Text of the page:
By: Samantha Guthrie
Have you ever felt like you couldn’t get a great workout because you didn’t want to scale it? We’ve all been there, so let’s dive into “scaling,” why Bandit coaches prescribe scaling, and what that may do to us mentally. The normal reaction for some of us may be that we feel inferior if we scale an exercise. There was a time I felt like this, but this couldn’t be further from the truth! I can only speak for myself and what I have gained by changing my mentality when it comes to “scaling”. I developed a greater understanding of scaling (or modifying) when I went to my Level 1 CrossFit Trainers course. This is where I first learned the roadmap to quality movement:
Mechanics ———- Consistency———Intensity
To understand this progression, athletes and coaches must have an understanding of all three concepts: mechanics, consistency, intensity.
Mechanics is in reference to how an athlete moves. There are certain movement mechanics that an athlete must have command of to perform a movement safely. Performing the movement safely, helps an athlete get the most out of the exercise, make the greatest gains and progress, and reduce risk of injury.
Consistency is in reference to the ability of an athlete to move with proper form or mechanics over multiple reps or over longer durations of time.
Intensity is moving as quickly as possible and with progressively heavier loads.
These concepts can better be explained in a pyramid diagram. Sound mechanics form the foundation of the pyramid. Then, consistency comes next. ONLY after both of those standards are met, should the intensity of any exercise be increased.
This is a hard pill to swallow for some, but it is exactly what we preach at Bandit. When you master mechanics, you can then start moving with consistency and not fall apart. It is here that you can start to really bring the loading and intensity to the movements. So, when we scale, we are either working on the mechanics or the consistency of an exercise. I will use myself for example. Last week I scaled some of my workouts…. in fact, most weeks I scale workouts. Recently, I had a workout with bar muscle ups. I knew that in order to get the intended stimulus from the workout, I couldn’t maintain the amount of bar muscle ups called for. Even though my mechanics are good, I just don’t have the “consistency” aspect. So, I scaled the reps to something I could be consistent with. This didn’t defeat me; it was actually a mental win for me. Because I was never standing still staring at a bar, or worse yet, hurting myself. If you can walk away from a workout and say to yourself, “I got fitter today”, you have won, scaling or not!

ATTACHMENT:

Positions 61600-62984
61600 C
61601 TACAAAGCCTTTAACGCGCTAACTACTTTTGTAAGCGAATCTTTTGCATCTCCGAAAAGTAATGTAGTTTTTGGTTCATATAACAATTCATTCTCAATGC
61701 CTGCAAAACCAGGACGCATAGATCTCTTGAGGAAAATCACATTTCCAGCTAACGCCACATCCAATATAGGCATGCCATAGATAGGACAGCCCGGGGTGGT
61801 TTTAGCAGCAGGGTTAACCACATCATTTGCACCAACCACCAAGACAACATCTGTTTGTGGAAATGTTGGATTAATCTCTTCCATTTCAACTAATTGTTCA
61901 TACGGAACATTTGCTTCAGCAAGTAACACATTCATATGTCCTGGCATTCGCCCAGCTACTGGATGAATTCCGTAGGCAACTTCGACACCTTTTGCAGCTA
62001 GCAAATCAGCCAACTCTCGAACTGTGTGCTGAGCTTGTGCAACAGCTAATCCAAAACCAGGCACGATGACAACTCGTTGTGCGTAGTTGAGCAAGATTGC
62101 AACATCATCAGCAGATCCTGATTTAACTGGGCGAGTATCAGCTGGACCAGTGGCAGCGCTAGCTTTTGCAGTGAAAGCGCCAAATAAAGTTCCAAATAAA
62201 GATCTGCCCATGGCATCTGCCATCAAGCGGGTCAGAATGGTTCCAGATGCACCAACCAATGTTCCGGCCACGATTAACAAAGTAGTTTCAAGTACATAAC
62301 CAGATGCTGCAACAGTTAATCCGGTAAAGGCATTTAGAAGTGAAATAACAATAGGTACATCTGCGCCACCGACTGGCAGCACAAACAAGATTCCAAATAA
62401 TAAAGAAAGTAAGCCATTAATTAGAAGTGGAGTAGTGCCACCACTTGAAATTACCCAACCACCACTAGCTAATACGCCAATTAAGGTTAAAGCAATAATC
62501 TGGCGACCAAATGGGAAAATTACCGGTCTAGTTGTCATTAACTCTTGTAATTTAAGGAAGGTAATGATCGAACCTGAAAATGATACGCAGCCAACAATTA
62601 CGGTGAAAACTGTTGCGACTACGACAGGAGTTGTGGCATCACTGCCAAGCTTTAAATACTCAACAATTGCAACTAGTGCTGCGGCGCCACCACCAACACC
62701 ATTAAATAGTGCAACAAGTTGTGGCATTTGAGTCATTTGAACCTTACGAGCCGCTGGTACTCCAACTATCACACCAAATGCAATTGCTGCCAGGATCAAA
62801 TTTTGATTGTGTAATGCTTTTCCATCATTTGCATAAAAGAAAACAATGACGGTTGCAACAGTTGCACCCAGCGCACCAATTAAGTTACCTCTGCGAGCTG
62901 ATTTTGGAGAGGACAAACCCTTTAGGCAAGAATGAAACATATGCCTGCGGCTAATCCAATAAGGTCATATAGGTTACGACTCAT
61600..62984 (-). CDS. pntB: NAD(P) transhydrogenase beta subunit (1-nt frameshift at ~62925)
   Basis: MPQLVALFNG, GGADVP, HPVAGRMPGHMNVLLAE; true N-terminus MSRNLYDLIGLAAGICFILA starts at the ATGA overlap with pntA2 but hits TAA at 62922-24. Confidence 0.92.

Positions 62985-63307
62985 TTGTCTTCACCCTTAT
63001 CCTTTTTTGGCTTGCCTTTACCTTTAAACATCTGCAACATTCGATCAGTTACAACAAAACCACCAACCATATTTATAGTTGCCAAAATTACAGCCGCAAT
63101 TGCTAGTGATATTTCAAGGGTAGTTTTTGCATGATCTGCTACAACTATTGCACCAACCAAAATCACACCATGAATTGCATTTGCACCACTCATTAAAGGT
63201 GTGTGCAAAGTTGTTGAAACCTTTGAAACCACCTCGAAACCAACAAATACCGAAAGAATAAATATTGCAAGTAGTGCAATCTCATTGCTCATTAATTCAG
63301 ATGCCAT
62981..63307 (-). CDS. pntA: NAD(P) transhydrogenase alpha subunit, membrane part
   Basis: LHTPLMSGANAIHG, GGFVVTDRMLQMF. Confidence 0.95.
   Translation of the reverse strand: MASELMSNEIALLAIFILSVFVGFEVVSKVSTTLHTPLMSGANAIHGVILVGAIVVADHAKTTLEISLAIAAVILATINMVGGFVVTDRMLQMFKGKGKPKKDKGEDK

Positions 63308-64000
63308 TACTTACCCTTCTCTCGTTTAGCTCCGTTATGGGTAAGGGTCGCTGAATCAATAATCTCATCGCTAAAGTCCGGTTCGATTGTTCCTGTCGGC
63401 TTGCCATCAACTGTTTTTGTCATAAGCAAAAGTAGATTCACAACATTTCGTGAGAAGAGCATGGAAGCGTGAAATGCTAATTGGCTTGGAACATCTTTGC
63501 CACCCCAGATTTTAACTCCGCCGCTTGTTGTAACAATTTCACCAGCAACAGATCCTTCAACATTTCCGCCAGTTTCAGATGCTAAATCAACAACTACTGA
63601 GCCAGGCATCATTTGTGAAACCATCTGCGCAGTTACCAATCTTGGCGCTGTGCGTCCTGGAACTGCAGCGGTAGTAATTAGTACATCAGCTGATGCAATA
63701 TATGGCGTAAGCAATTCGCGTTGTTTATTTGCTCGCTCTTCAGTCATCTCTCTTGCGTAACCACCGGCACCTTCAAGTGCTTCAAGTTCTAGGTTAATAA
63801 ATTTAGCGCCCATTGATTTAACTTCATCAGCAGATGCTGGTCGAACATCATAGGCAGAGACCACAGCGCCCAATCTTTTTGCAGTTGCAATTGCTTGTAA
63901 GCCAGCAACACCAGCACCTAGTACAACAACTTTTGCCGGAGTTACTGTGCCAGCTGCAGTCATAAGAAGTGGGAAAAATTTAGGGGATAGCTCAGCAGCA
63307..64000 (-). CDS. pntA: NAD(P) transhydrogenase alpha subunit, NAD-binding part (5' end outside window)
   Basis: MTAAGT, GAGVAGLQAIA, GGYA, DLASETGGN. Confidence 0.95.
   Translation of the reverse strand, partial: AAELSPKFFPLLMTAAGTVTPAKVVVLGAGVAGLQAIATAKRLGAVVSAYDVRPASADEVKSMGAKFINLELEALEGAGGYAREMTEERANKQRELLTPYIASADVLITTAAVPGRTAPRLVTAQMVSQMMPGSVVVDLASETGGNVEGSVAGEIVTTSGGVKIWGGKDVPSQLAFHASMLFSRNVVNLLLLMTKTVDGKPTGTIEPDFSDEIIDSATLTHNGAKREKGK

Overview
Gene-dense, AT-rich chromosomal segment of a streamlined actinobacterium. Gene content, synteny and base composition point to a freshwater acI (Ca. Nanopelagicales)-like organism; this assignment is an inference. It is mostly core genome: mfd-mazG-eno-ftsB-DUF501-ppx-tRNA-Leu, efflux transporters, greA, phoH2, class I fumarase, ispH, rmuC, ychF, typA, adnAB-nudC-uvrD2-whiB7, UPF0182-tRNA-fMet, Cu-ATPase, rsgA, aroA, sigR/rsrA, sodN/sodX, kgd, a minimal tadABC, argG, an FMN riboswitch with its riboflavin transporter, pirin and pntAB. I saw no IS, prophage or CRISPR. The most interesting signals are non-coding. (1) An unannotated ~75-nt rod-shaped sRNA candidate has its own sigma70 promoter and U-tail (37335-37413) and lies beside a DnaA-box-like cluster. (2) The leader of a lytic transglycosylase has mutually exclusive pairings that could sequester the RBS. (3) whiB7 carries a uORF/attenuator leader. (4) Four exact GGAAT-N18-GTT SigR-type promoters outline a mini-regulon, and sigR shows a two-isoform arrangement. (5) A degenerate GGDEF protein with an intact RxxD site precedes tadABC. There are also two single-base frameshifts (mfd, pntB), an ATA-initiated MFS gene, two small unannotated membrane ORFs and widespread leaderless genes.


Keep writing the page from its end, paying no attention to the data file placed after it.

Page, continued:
When Bandit coaches ask you to scale, it can be in a few ways. First, would be the movement itself. Have you mastered the mechanics? If not, we will scale the movement to something similar but less complex. Then we move to the consistency aspect. Is this a newly acquired skill that you are just getting the hang of? Are you consistent in this movement? If it is fairly new and you aren’t consistent, we will scale the number of reps. In some instances, we may also scale the loading.
I hope you guys can really see that through all of this, it is just your personal journey, nobody else’s. Every day you come into the gym, it is you against you and even the tiniest of victories are still victories. This is when we grow as an athlete, but more importantly as a great human being that refuses to give up!
.Natalie Huschka never gets TIREd of tire flips: tire is shown to “scale”.